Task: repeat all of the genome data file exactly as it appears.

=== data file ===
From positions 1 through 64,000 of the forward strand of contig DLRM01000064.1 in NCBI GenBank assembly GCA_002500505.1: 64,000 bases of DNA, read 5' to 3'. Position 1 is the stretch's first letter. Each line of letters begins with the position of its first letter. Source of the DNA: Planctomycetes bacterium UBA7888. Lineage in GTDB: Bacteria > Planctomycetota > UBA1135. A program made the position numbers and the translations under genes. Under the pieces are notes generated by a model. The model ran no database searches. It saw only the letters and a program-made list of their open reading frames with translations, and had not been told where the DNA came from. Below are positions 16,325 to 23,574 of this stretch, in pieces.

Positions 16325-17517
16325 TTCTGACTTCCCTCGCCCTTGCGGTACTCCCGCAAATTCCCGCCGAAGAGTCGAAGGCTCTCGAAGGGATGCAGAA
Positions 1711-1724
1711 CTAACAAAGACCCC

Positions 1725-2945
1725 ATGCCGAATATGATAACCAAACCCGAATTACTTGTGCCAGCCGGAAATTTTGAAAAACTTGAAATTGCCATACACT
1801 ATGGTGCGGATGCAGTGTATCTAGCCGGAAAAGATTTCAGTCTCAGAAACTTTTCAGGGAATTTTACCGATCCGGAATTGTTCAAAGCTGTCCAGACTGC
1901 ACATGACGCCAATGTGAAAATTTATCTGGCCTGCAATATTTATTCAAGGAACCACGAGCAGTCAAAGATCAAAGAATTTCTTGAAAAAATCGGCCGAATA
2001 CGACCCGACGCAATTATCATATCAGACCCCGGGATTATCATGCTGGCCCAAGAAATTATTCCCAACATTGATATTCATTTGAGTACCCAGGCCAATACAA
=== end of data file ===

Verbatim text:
From positions 1 through 64,000 of the forward strand of contig DLRM01000064.1 in NCBI GenBank assembly GCA_002500505.1: 64,000 bases of DNA, read 5' to 3'. Position 1 is the stretch's first letter. Each line of letters begins with the position of its first letter. Source of the DNA: Planctomycetes bacterium UBA7888. Lineage in GTDB: Bacteria > Planctomycetota > UBA1135. A program made the position numbers and the translations under genes. Under the pieces are notes generated by a model. The model ran no database searches. It saw only the letters and a program-made list of their open reading frames with translations, and had not been told where the DNA came from. Below are positions 16,325 to 23,574 of this stretch, in pieces.

Positions 16325-17517
16325 TTCTGACTTCCCTCGCCCTTGCGGTACTCCCGCAAATTCCCGCCGAAGAGTCGAAGGCTCTCGAAGGGATGCAGAA
Positions 1711-1724
1711 CTAACAAAGACCCC

Positions 1725-2945
1725 ATGCCGAATATGATAACCAAACCCGAATTACTTGTGCCAGCCGGAAATTTTGAAAAACTTGAAATTGCCATACACT
1801 ATGGTGCGGATGCAGTGTATCTAGCCGGAAAAGATTTCAGTCTCAGAAACTTTTCAGGGAATTTTACCGATCCGGAATTGTTCAAAGCTGTCCAGACTGC
1901 ACATGACGCCAATGTGAAAATTTATCTGGCCTGCAATATTTATTCAAGGAACCACGAGCAGTCAAAGATCAAAGAATTTCTTGAAAAAATCGGCCGAATA
2001 CGACCCGACGCAATTATCATATCAGACCCCGGGATTATCATGCTGGCCCAAGAAATTATTCCCAACATTGATATTCATTTGAGTACCCAGGCCAATACAA